If we don’t believe in our “Self”, we may not risk applying for a job we want for fear of failing. If we do apply for the job but don’t get it, then we will feel we were not “good enough” to do the job. But perhaps the job went to a more experienced person. That would not define our worth, however, because having experience is not the same as ability.
Low Self-Esteem might keep someone from asking a person out on a date that they really like for fear of rejection. This rejection will likely feel that it defines that person’s worth. This is not a valid assumption, however.
Low or Negative Self-Esteem can create ongoing anger inside that easily erupts, even over something small. This anger can affect how we do our work, how others view us and create a depression in many people.
How Our Self-Esteem Can Change Over Time
The healthier the self-image we have, the more positive experiences we can gain. The less healthy self-image we have, the more likely we are to feel angry, protective of ourselves, and depressed. However, we can change this over time.
Remember, self-image is what we tell ourselves we have or believe others see in us. It does not necessarily mean that the view is accurate. It’s important to challenge the negative beliefs through the adult mind, that the child was never able to do.
You can do this through professional help with counseling that will provide you the necessary skills to create a more positive and accurate view of yourself.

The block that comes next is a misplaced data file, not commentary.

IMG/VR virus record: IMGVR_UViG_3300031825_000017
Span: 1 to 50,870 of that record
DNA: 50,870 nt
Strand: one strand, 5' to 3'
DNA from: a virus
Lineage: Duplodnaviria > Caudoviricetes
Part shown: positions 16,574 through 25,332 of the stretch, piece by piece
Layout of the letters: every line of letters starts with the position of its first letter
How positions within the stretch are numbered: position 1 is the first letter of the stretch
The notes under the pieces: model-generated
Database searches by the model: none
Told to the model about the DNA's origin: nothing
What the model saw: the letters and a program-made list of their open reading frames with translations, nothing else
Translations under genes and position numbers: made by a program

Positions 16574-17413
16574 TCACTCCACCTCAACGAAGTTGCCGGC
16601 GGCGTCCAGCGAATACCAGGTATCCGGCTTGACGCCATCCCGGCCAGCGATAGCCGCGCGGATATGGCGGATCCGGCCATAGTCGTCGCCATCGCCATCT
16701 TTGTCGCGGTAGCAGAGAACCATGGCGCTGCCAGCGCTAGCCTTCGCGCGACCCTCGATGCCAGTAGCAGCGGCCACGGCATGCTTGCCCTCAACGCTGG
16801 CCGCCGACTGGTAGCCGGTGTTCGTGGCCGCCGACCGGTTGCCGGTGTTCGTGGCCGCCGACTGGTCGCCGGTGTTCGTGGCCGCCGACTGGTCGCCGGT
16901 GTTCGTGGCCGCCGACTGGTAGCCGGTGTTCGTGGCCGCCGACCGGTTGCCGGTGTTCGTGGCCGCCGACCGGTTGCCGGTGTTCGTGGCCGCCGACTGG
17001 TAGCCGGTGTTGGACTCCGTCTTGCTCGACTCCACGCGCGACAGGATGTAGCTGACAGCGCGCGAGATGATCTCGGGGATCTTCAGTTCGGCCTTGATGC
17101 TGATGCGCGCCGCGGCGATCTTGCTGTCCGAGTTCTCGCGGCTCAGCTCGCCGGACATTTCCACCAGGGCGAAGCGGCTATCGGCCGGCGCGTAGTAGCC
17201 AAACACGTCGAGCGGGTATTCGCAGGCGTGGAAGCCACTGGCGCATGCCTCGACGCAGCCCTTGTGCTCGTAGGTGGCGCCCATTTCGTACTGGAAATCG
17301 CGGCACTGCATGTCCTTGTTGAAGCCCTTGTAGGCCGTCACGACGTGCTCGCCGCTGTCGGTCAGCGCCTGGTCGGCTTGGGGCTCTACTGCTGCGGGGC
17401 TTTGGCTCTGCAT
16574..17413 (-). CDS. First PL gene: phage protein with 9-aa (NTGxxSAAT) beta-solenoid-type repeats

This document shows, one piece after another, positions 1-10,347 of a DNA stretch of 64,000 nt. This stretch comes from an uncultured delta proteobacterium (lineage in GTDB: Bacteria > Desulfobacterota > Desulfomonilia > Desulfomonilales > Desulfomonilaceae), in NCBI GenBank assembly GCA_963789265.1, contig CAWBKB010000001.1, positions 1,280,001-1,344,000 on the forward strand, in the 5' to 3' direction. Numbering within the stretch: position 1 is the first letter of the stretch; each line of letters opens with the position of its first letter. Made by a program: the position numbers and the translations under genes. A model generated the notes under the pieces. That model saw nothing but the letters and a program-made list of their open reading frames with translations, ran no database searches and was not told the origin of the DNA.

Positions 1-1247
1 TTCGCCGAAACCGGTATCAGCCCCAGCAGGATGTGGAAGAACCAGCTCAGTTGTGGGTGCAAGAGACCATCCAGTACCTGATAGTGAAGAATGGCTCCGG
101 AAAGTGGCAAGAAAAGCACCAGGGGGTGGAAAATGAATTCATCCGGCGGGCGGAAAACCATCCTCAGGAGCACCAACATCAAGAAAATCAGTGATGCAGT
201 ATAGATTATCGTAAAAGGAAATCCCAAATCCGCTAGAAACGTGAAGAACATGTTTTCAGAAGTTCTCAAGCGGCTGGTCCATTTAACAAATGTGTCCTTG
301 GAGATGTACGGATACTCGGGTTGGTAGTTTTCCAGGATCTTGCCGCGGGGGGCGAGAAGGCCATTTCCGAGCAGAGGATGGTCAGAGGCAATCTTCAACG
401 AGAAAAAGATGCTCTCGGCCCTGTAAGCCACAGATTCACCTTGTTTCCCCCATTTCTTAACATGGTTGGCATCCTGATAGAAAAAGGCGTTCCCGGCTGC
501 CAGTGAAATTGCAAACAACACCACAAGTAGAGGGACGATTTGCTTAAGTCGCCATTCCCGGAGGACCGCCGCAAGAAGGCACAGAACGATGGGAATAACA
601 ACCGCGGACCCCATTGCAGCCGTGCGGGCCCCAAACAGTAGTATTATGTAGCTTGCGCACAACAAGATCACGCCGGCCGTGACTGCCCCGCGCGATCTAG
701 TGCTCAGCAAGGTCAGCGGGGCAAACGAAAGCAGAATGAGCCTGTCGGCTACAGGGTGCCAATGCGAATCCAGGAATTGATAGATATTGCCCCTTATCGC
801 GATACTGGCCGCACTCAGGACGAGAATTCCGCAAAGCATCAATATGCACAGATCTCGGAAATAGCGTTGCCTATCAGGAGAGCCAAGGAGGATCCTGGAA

Can I Improve My Self-Esteem?
Absolutely! However, I will tweak this question just a bit. Our Self-Image, remember, is how we want others to see us. It is not a useful or valid term when we are talking about our True Self. By letting others see our True Self we are valuing and believing in ourselves. We realize that no one is perfect, and especially we accept what Brene Brown Ph.D. often says, “I Am Enough!”
The best way to learn how to make positive changes is of course through seeking professional assistance with psychotherapy. By learning the skills and understanding why a person feels so badly about themselves, they can let go of old and inaccurate beliefs. Therefore, this allows them to discover more accurate and positive beliefs about themselves.
So YES! You can improve how you view your “Self” more accurately and lovingly. This will be life-changing for you…in a truly POSITIVE WAY! Enjoy!